Mark Mercola, Ph.D. - November 27, 7-8 p.m., Rockwell Pavilion, UH M.D. Anderson Library

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“Regenerating Damaged Heart Muscle: Using Stem Cells and Systems Biology to Discover Drug Targets”

In the U.S., chronic heart failure has a 10% annual mortality rate and approximately 50% mortality after 5 years. It affects 5.4 million people, with 690,000 new cases each year. Although current medical care has improved survival, therapies do not treat the underlying cause – which is death or damage of heart muscle cells combined with increased scarring and loss of contractile function. As a result, heart failure progresses. Therapies with the potential to reverse disease progression are needed. Recent studies point to a small number of stem cells capable of regeneration. Dr. Mercola’s research focuses on understanding the mechanisms of regeneration. The lab is developing small molecule and RNA-based pharmacological approaches to promote regeneration and improve the function of the damaged heart.


Mark Mercola, Ph.D.
Professor and Director, Muscle Development and Regeneration Program
Sanford-Burnham Medical Research Institute

Dr. Mark Mercola is professor and director of the Muscle Development and Regeneration Program at the Sanford-Burnham Medical Research Institute and holds adjunct professorships in the Departments of Pathology and Pediatrics at the University of California, San Diego.

Dr. Mercola is known for discovering signaling pathways that control heart formation during embryonic development. These discoveries have provided a mechanistic understanding of how primitive cells in the embryo form heart muscle and are the basis of his current work to regenerate heart muscle cells from human embryonic stem cells and adult cardiac stem cells. He established and directed assay development and screening for the Conrad Prebys Center for Chemical Genomics at Sanford-Burnham.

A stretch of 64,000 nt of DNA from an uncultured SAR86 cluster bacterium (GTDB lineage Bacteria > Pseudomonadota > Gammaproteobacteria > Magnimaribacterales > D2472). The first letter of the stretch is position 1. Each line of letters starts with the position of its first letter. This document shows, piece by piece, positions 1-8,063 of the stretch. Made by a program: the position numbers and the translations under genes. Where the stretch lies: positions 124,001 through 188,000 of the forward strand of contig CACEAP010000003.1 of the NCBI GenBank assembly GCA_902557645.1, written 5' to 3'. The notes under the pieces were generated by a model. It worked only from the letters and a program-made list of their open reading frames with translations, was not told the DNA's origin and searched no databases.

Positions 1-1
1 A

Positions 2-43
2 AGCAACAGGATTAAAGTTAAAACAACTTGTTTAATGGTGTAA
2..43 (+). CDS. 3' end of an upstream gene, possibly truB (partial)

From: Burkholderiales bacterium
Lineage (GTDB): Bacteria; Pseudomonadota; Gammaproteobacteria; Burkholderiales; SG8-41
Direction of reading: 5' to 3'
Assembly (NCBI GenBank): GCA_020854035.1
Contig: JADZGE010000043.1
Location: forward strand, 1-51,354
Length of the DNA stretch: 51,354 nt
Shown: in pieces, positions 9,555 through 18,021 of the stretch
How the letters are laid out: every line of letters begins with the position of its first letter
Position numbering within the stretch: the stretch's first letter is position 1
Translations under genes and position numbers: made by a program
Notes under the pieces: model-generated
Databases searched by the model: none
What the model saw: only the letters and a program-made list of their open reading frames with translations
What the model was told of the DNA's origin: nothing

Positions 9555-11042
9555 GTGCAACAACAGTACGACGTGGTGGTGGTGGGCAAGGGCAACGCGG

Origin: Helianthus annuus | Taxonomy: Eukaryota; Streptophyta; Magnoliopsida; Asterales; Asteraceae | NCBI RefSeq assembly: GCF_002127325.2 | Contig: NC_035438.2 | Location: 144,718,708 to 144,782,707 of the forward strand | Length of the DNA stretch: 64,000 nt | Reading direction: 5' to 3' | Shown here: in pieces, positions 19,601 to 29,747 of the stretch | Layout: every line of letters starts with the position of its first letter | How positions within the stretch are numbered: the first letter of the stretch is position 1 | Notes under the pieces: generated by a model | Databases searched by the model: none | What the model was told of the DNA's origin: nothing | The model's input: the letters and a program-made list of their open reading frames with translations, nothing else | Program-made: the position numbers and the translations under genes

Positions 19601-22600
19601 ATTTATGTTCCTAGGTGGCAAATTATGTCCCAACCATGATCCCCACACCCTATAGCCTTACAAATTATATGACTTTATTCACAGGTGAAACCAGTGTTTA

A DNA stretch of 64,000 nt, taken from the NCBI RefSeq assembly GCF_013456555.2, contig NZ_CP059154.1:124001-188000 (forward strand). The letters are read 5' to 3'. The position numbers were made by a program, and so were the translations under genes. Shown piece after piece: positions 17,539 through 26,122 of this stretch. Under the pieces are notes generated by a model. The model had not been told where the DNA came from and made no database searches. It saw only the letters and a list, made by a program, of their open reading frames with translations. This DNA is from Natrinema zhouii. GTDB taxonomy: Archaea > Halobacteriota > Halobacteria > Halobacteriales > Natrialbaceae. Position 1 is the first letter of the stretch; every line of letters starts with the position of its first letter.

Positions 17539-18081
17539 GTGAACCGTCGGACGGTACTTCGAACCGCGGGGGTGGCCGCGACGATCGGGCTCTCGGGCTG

Currently, he directs a multidisciplinary team of engineers, chemists, and stem cell biologists to develop automated, high throughput techniques to discover small drug-like molecules that direct stem cells to form heart muscle cells that could lead to new classes of drugs to stimulate regeneration of damaged heart muscle. In addition, his lab uses transgenic and surgical models of heart disease to evaluate candidate drug targets and genes involved in stem cell-based creation of new muscle tissue, as well as preservation of heart muscle and function post-injury. 
 
Dr. Mercola’s research is supported by grants from the Heart, Lung and Blood Institute of the National Institutes of Health (NIH) and the California Institute for Regenerative Medicine. He also directs the Stem Cell Biology Training Program at Sanford-Burnham, is a co-founder of ChemRegen, Inc., and serves on the advisory boards of Vala Sciences (San Diego), Cardiostem (London), the NIH’s Beta Cell Biology Consortium, and numerous scholarly journals.
 
He attended the University of California, Los Angeles, receiving a B.A. in microbiology and a Ph.D. in molecular biology.